“Arguably, that was a bigger political problem for Tony even than the Iraq war,” said Jonathan Powell, who was Mr. Blair’s chief of staff.

For the Tories, the Gaza conflict presents a different set of challenges. Like the Republican Party in the United States, it has staked out a strong position in favor of Israel, one that generates little internal dissent. But the Tories are now dealing with fallout from anti-Muslim statements made by right-wing figures like Mr. Anderson and Suella Braverman, a former home secretary.

After the debate in Parliament over a cease-fire, which turned ugly because of a fight over how the speaker, Lindsay Hoyle, handled it, Ms. Braverman wrote in the Daily Telegraph that “the Islamists, the extremists and the anti-Semites are in charge now.” The police, she said, gave protesters free rein. In such a febrile atmosphere, there are rising worries about threats of violence against members of Parliament.

Mr. Anderson has refused to apologize for saying that Mr. Khan had “given our capital city away to his mates.” Islamists, he said to the right-wing GB News channel, “got control of Khan and they’ve got control of London.”

Mr. Khan called the comments “racist, Islamophobic, and anti-Muslim,” and Mr. Sunak, under pressure from prominent Muslim Conservatives, suspended Mr. Anderson from the party. But now Mr. Sunak is facing criticism from the party’s right wing for punishing a figure popular with some voters in England’s “red wall,” who were critical to the party’s victory in the 2019 general election.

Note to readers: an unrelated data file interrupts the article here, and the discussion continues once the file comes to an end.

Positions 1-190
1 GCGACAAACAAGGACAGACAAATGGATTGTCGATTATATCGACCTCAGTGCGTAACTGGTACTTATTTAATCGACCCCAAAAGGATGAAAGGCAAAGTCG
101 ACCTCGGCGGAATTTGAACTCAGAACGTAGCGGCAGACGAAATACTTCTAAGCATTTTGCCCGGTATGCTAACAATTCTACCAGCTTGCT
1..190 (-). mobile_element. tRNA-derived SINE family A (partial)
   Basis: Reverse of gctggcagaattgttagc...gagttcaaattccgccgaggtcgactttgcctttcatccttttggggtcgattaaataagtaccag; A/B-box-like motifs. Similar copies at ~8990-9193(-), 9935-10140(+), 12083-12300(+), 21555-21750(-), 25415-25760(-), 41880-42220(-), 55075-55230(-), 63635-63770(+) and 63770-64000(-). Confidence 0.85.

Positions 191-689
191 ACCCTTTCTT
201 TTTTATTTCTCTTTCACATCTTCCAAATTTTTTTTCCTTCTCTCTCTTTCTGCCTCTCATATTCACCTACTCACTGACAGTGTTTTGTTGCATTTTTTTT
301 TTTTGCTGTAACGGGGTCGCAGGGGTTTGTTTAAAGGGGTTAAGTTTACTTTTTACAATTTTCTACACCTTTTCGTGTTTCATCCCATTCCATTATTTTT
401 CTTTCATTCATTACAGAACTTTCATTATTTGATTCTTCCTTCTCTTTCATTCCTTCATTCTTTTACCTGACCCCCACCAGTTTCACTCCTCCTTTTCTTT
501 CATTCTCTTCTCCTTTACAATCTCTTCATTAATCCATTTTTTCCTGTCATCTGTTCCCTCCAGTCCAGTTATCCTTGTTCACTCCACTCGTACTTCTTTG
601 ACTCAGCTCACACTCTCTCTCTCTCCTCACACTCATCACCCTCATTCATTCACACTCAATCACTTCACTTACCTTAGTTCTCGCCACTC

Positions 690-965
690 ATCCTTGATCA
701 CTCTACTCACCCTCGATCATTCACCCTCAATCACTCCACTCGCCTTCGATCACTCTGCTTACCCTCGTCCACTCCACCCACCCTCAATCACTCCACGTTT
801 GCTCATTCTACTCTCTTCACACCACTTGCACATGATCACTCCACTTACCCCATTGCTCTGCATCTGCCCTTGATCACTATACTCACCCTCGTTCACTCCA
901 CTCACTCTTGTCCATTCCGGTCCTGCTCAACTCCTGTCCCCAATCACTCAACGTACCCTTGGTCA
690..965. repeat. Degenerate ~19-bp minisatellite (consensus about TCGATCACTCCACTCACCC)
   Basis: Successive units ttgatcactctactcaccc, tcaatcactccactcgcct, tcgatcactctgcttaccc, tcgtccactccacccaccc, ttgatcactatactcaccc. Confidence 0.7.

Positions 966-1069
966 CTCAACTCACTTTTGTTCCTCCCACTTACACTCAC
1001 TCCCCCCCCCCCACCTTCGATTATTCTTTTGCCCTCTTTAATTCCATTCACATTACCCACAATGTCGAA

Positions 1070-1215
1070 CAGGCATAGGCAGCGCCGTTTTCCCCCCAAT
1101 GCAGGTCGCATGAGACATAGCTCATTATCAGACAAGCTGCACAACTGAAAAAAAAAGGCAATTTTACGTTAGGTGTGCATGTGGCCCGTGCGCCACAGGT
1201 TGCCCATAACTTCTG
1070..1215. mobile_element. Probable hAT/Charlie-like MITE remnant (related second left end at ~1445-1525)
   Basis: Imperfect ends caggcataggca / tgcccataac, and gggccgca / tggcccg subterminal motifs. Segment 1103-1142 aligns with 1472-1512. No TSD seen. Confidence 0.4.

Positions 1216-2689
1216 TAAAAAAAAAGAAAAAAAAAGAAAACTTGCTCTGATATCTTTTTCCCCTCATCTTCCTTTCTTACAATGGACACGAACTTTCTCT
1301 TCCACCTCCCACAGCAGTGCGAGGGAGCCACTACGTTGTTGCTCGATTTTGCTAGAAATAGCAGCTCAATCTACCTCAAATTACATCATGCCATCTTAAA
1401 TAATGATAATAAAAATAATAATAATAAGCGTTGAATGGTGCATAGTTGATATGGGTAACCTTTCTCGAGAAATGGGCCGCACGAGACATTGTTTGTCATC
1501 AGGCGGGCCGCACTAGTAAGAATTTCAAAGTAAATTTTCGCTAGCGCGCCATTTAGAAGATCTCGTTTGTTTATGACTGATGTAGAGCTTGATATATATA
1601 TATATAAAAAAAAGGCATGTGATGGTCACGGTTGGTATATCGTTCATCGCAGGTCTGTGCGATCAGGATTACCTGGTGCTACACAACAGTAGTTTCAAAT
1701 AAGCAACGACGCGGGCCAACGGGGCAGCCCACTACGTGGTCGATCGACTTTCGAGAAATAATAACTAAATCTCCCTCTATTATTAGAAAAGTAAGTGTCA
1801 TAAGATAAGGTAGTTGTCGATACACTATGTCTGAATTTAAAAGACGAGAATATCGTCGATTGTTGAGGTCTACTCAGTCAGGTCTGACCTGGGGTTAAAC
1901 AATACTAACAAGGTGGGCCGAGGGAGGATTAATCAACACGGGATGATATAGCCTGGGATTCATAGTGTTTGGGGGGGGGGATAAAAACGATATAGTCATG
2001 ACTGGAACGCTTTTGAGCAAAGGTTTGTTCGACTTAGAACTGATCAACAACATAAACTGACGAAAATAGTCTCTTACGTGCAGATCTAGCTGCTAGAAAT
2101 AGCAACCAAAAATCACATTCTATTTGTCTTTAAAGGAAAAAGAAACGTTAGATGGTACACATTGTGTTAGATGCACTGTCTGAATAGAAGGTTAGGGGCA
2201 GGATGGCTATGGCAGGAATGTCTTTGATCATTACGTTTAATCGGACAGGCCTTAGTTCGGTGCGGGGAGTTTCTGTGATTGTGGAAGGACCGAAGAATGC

Given the Tories’ woeful standing in the polls, some analysts said there was a good bit of posturing in the furies over Gaza, part of a broader contest for leadership of the party or for visibility after an expected election defeat.

“There are a lot of Tory M.P.’s who are going to lose their seats, so they are looking for media opportunities,” said Ben Ansell, a professor of comparative democratic institutions at Oxford University.

But the appeal to anti-Muslim sentiment also reflects something else: a last-gasp effort by the Conservatives to derail the momentum of Labour.

“If you look at what Conservatives use against Labour, it’s that you can’t trust them because they will be controlled by others,” Mr. Katwala said. “At the moment, they’re switching from ‘woke leftists’ to ‘the Islamists.’”